Friday, 28 August 2009


This week I have been in Portugal with my family. Stolen moments during siesta have produced some results for my burgeoning dragonfly list with 6 lifers.
We were staying at Meia Praia in Lagos in the western Algarve. Betweeen our hotel and the beach is an area of dunes. A boardwalk ensures as much as possible that the dunes receive a small level of protection from the eager feet making for the beach. Grass and plants growing from the dunes provided perches for a good number of Red-veined Darters. They even came up to our pool area and I was able to watch them from my sunbed.
Close to Lagos is a small town called Alvor. It has a sanctuary which I hoped would have a freshwater section for the odes, but I had to make do with a tiny hole about 4m by 3m. It was a dribble that was used to water a tied-up horse, but it was permanent and just big enough to hold odonata. In fact, I was surprised by the number of species in such a small microcosm.
First and most obvious was a Broad Scarlet. It caused me much confusion as I did not think the abdomen was broad enough at first. Also, there were some black markings on the abdomen which my field guide told me there should not be. I found a tiny Iberian Bluetail quietly resting among the bank-side vegetation while I waited for a good picture of the scarlet. The Epaulet Skimmer caused me some ID issues as well. He is supposed to only rarely settle on the ground, yet this one seemed to prefer the ground to perching on any of the numerous available raised vantage points. The pinched abdomen was very obvious and I ended up wondering why I doubted myself.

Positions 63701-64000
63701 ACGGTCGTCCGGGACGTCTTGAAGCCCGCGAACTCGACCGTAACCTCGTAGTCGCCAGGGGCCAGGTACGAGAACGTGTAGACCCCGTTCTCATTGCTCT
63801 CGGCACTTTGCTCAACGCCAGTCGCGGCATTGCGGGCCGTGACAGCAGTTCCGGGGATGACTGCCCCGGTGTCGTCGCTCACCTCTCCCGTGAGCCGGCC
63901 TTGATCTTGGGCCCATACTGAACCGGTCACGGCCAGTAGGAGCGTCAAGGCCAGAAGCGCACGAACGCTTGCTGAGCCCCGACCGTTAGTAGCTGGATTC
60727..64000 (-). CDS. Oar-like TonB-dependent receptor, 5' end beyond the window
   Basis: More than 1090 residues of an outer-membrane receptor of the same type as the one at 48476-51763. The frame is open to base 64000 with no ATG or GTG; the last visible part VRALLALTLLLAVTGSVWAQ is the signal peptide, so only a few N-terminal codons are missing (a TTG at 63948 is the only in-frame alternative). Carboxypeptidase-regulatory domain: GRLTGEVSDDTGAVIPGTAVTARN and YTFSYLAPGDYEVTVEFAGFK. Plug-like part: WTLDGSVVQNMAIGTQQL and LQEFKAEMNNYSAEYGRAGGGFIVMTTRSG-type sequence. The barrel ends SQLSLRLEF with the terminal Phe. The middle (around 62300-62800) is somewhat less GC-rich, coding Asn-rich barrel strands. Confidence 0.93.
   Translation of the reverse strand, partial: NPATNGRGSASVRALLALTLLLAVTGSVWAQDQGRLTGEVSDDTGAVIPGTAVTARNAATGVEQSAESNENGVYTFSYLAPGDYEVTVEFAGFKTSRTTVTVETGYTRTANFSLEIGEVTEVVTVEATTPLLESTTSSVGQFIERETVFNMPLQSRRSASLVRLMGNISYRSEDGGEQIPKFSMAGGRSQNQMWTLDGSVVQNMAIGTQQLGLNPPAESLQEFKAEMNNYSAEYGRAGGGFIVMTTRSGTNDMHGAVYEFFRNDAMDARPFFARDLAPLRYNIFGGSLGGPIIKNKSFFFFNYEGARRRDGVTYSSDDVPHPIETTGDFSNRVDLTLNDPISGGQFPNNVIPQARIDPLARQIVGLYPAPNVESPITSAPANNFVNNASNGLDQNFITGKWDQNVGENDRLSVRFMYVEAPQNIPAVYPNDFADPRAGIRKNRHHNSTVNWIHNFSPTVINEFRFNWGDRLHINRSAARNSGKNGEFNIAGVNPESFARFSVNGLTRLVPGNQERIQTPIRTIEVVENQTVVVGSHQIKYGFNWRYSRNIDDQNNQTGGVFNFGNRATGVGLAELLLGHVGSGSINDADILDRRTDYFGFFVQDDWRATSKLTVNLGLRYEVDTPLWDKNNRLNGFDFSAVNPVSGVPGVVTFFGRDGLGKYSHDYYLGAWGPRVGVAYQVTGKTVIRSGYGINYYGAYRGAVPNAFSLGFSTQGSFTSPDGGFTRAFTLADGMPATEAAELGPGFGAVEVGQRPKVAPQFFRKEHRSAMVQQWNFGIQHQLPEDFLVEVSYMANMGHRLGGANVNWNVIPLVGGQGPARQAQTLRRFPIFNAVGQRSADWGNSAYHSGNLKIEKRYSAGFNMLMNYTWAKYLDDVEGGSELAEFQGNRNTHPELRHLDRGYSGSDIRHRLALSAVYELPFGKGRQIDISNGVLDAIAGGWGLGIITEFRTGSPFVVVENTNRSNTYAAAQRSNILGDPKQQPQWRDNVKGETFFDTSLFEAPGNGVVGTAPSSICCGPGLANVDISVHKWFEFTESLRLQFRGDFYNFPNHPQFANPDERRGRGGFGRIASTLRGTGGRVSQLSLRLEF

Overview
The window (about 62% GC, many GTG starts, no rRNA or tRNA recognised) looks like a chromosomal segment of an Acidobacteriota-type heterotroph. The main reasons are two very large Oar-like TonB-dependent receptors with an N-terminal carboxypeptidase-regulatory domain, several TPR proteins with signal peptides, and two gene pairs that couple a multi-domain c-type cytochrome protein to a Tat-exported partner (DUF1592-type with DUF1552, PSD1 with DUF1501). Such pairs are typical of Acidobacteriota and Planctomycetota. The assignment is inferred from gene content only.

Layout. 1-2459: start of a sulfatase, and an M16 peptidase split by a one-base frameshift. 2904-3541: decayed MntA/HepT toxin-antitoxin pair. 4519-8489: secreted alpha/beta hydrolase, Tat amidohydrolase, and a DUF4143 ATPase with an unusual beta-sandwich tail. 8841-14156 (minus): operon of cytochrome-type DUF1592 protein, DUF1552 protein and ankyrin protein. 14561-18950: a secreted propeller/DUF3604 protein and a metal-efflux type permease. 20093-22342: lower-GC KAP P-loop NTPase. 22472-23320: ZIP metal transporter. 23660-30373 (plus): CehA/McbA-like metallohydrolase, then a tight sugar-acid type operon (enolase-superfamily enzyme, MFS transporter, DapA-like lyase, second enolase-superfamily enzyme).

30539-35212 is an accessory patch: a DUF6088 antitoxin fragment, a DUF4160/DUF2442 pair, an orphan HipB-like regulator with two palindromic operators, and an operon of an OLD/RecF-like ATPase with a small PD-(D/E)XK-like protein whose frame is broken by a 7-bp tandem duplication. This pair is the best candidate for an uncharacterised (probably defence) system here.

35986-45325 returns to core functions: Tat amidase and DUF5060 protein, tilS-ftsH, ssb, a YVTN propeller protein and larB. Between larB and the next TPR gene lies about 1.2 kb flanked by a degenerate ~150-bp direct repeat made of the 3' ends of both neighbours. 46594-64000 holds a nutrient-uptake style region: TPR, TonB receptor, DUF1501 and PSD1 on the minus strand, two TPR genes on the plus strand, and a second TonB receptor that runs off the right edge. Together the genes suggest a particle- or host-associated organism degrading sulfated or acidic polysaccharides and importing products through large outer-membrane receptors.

The Lesser Emperor put in a fleeting performance, not settling at all, but the striking yellow band at the top of the abdomen was clear to see even with the naked eye.

A short drive from Lagos is the Baragem da Bravura, a large dam. Below the dam at the base of the wall a tiny dribble provides enough water for life to exist in the deeper holes of the outflow stream. Again, the profusion of odonata in such a small area surprised me. All of the anisoptera were repeated here and the new one was the Violet Dropwing. I was especially pleased to see this one as I recalled one catching my attention on a previous trip to Portugal. Not wanting to tick it retrospectively without any supporting evidence, it was worth the long climb up and down the wall of the dam.
The Lesser Emperor was again restless and did not seem inclined to stop for a picture until I saw one across the puddle, settle on a stalk.

Thursday, 20 August 2009

USA Odonata

This is my collection of North American Odonata so far.

The selection is limited at the moment, but the blogs can be edited so they will be added to as time passes.

The first gallery is from Long Beach, California. August 17th 2009. Dominguez Gap is a wide, rush-filled ditch beside the LA River, just South of Del Amo Avenue.
Spot-winged Glider Pantala hymenaea

Spot-winged Glider Pantala hymenaea

Spot-winged Glider Pantala hymenaea

Blue Dasher Pachydiplax longipennis male

Common Green Darner Anax junius female

Red Saddlebags Tramea onusta

Red Saddlebags Tramea onusta

Red Saddlebags Tramea onusta

Red Saddlebags Trames onusta

Red Saddlebags Tramea onusta

First blog

my name is Redgannet and I have started this blog in response to my bird blog subscribers who are turning testy about all the hot odonata action that keeps sneaking in there.
Keeled Skimmer Orthetrum coerulescens (Surrey, UK)
I don't yet know what form it will take. It will probably change over time. I wonder if anyone would like to make contributions?
Four-spotted Chaser Libellula quadrimaculata (Surrey, UK)
I travel a lot and try to get out into the woods and fields whenever I get the chance. So who knows, between us, we may even be able to build up a respectable database of odonata pictures and information.